“It’s good to have this opportunity. We were disappointed (originally) that they were taken off the schedule (when the regular season was reduced from nine to seven contests in August).”

In 52 all-time meetings, Marshalltown holds a slim 26-25-1 overall edge. The schools squared off every year from 1967 through 1990 as members of the Big 8, and missed only the 1991 campaign as the CIML transition began. Their rivalry was renewed the next fall, and has been a staple ever since.

Fort Dodge has prevailed in six of the last seven meetings, eking out a 21-17 victory to end the 2019 campaign.

The Bobcats are anchored by senior tight end Carson Williams, a University of Buffalo recruit. The 6-foot-5, 220-pounder has a team-best 11 catches for 125 yards through the first three games, and also plays linebacker on defense.

“He’s a really good, physical player on both sides of the ball, which is obvious given he’s a Div. I recruit,” Moser said. “Their quarterback, (Brendan) Bates, is a returning starter, and (Malik) Haynes is an experienced (running) back and a big kid at about 210 pounds.”

Haynes has rushed for 303 yards at 8.2 yards per carry so far. Bates has 288 passing yards and three touchdowns.

Junior Austin Close (17.5 tackles, 5.5 tackles for loss) is the Bobcats’ top defender.

Marshalltown is coming off a sloppy 6-0 setback against ninth-ranked Cedar Rapids Washington last Friday at home in a driving rainstorm.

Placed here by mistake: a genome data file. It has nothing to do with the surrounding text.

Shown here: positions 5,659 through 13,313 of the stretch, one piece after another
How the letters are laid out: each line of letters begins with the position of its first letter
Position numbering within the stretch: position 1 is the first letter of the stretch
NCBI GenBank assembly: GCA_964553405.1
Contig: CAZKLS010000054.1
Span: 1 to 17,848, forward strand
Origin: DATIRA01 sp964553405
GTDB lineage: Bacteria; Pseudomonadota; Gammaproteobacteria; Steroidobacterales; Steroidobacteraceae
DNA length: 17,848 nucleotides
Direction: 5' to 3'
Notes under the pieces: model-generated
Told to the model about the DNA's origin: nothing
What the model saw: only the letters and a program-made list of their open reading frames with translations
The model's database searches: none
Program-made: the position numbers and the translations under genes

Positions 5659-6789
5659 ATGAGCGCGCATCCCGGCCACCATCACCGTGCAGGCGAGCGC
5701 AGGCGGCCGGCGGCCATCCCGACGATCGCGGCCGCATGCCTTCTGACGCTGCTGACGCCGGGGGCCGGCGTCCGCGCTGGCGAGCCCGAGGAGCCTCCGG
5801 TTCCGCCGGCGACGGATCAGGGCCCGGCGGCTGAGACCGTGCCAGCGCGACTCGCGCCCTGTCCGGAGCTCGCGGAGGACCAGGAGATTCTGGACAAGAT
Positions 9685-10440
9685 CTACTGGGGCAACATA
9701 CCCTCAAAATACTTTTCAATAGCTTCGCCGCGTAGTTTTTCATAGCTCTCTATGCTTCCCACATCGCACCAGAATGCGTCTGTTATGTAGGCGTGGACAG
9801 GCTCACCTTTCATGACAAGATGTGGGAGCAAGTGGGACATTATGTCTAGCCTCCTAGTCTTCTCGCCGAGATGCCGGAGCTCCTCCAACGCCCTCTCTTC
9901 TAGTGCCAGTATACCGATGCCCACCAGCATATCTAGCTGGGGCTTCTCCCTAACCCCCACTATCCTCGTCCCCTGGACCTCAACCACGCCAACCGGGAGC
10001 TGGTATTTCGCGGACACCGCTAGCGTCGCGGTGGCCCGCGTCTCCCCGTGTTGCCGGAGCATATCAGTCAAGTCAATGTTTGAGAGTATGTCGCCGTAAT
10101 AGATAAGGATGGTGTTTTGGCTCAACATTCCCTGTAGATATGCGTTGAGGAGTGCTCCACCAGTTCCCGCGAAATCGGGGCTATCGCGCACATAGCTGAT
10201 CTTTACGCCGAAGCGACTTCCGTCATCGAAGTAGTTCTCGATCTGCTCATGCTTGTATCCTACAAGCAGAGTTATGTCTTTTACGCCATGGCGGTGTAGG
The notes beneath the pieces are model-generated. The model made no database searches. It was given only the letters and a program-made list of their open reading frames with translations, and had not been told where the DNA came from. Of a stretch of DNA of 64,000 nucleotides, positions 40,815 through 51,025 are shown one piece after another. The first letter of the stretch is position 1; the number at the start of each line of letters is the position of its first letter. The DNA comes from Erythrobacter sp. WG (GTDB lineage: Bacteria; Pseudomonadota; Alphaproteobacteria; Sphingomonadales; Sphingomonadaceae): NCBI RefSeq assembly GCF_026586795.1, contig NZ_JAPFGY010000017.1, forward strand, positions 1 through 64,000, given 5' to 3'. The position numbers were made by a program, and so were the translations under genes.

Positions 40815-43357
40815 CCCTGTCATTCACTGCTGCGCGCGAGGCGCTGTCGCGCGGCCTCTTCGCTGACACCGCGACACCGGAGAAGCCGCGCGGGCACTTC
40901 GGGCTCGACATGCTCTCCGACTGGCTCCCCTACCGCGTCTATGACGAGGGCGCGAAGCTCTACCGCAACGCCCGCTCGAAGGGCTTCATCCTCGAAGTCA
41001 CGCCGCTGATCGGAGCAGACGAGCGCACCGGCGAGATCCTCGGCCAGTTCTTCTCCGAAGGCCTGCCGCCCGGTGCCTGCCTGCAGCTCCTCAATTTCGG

“You couldn’t take much away from that,” Moser said. “It was a mess. Neither team was able to do much offensively; it’s tough when you’re just trying to hang on to the ball.

“They were impressive in a (42-8) rout of Newton (the week before).”

Fort Dodge tasted defeat for the first time against fifth-ranked Ankeny last Friday, 52-18. The Hawks eventually wore the Dodger defense down and the offense sputtered against a stout AHS defense, but Moser saw a more glaring weakness in reviewing the film.

“We have to execute better on special teams,” Moser said. “We just weren’t very good (against the Hawks); the field-position situation was lopsided all night.

“Again, the effort was there. I’m not worried about that. But we have to be more consistent with the fundamentals. It will be a positive to be close to full-strength again (after playing two consecutive games without five starters).”

Regulars Thomas Daniel (linebacker), Collin Munter (offensive line), Amaris Harris (wide receiver), Jake Wagner (offensive line) and Gavin Schillerstrom (kicker) are expected to rejoin the rotation tonight at their respective positions. All five have been out since Week 1.

Senior captain Sawyer Springer, who rolled an ankle late in the fourth quarter last week, will be on the field and starting at center.

Senior tailback Dayson Clayton needs 43 yards to pass Zach Mason for third on the school’s all-time rushing list.